Oil and Gas division recommends Mt. Spurr geothermal exploration
January 23, 2021
The division issued the “Mount Spurr Noncompetitive Geothermal Prospecting Permit” on Dec. 22, giving Raser Power Systems, LLC, a Utah-based geothermal drilling company, the exclusive right to prospect for geothermal resources on about 6,750 acres of state land for two years.
Mt. Spurr is a volcanic island about 80 miles west of Anchorage, whose eruptions in 1952 and 1992 tangled air traffic and blanketed the region with ash, but also reminded the state of the immense geothermal energy underlying the Aleutian Islands along the Pacific Ocean’s volcanically active “Rim of Fire, said Tom Stokes, director of the Division of Oil and Gas.
“While Alaska produces immense amounts of energy in the form of oil and gas, we also have significant geothermal energy resources that could be developed for the common good,” Stokes said. “After a thorough consideration of the potential positive and negative aspects, we believe Mt. Spurr is a promising development opportunity, and we’re gratified to see commercial interest in these permits.”
State law defines geothermal energy as the natural heat of the earth, usually captured in water or steam, and authorizes the division to issue permits to develop such resources for commercial or personal use. Discovery of commercial quantities of geothermal energy can lead to conversion of such permits into production leases that can pay royalties to the state.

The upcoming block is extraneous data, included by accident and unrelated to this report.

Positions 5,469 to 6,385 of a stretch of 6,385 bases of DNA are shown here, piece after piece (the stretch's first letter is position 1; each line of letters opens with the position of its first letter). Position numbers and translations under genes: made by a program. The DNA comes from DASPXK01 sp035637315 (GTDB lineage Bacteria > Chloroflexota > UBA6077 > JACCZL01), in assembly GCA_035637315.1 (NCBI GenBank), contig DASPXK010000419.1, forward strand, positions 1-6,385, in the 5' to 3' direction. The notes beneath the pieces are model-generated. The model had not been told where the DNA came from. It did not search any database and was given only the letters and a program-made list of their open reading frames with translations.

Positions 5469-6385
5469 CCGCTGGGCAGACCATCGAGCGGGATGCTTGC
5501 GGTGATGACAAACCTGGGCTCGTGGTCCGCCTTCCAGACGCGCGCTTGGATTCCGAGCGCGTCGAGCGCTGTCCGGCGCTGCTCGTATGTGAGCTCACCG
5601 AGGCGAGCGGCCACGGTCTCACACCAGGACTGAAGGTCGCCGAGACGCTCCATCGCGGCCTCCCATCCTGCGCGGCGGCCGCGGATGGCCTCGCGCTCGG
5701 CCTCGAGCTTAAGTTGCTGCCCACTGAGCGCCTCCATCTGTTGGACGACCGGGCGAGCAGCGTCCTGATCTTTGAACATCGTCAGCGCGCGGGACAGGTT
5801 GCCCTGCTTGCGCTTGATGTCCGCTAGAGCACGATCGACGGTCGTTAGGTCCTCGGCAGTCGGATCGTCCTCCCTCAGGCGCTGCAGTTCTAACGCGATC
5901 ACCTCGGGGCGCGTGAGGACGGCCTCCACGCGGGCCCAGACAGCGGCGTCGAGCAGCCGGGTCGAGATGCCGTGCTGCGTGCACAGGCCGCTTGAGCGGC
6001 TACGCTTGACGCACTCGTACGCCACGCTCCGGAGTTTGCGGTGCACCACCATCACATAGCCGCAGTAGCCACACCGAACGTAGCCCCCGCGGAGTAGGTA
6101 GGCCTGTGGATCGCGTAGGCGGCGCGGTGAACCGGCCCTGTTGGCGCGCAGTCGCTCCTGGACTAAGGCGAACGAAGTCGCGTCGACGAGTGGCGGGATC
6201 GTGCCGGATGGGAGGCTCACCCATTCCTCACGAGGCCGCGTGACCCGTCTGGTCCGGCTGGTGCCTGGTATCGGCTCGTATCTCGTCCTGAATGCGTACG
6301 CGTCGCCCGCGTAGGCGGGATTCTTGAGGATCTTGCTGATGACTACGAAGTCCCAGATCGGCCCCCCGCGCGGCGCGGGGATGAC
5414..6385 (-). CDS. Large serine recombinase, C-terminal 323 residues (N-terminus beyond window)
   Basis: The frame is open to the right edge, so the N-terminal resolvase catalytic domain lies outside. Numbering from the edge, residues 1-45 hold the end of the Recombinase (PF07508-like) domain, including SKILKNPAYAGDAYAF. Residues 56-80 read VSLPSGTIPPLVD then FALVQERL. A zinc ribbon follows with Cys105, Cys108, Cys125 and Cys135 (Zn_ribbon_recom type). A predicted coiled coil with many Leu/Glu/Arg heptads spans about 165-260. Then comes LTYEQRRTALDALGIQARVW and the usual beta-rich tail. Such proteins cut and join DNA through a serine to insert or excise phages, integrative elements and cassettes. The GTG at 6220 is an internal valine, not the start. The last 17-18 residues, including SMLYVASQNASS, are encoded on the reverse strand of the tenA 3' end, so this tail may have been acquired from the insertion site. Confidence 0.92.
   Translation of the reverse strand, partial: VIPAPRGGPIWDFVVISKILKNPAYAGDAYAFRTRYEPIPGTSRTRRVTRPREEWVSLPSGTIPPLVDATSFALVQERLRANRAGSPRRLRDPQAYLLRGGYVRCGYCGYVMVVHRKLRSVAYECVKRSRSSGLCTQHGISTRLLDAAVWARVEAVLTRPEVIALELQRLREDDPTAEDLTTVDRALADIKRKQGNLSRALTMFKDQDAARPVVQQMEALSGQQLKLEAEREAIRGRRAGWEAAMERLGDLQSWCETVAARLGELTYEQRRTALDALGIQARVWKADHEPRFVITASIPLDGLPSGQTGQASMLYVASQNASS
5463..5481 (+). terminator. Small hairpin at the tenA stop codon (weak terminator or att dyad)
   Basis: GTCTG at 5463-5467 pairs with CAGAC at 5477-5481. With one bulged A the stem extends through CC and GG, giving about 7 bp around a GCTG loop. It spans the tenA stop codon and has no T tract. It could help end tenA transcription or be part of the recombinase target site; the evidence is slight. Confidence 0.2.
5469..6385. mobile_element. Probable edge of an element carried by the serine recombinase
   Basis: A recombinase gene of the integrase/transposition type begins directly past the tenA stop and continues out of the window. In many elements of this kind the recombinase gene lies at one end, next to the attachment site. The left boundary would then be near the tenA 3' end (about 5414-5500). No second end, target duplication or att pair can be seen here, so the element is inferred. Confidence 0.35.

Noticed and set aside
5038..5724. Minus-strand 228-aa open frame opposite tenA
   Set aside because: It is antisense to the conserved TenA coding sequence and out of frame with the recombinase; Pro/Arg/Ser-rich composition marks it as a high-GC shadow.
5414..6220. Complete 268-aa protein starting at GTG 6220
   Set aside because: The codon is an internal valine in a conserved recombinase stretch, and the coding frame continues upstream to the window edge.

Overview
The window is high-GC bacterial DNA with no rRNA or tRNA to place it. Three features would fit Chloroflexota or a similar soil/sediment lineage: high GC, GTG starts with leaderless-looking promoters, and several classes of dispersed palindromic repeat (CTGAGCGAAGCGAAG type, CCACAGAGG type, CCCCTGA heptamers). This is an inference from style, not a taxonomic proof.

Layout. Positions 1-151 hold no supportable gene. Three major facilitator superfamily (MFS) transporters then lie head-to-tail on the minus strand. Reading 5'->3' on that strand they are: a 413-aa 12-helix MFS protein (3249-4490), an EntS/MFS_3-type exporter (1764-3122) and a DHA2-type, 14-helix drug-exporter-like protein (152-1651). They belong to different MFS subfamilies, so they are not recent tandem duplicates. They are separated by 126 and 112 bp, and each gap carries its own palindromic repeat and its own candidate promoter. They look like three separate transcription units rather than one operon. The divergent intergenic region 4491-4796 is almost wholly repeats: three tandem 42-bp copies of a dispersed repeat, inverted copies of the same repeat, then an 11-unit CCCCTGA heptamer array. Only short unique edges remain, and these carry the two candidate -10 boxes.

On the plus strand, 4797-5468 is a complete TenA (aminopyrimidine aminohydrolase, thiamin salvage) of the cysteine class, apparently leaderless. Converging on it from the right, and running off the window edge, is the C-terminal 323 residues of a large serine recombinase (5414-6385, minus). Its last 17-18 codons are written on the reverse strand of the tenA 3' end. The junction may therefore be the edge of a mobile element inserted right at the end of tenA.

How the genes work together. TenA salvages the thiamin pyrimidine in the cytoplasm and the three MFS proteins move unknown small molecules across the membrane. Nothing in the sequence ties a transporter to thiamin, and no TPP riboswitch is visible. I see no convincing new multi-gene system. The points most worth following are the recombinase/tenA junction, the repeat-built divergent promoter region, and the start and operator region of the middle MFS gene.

Several companies have expressed interest in pursuing geothermal resource exploration in the Mt. Spurr region and other areas of the state in recent years, Stokes said. In response, the division in August 2018 sought suggestions for promising areas, and in February 2019 invited bids on 12 tracts covering about 28,200 acres on Mt. Spurr. As the sole applicant, Raser qualified to win the permits on a non-competitive basis.
This represents the state’s first geothermal exploration permitting effort since 2008, when it sold 16 tracts in a competitive lease sale. The last of those leases were relinquished in 2014, after resulting in no commercial production. The most recent disposal of geothermal resources was on Augustine Island, in 2013.
“We in the Division of Oil and Gas are pleased to see the increasing interest in Alaska’s geothermal resources as a way to diversify the state’s energy portfolio,” Stokes said.
The division will accept public comments on the director’s preliminary finding and decision until January 23, 2021. Stokes’ final decision will include responses to such comments, and may incorporate suggested changes to the proposed permit.
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Edited By Mary Kauffman, SitNews
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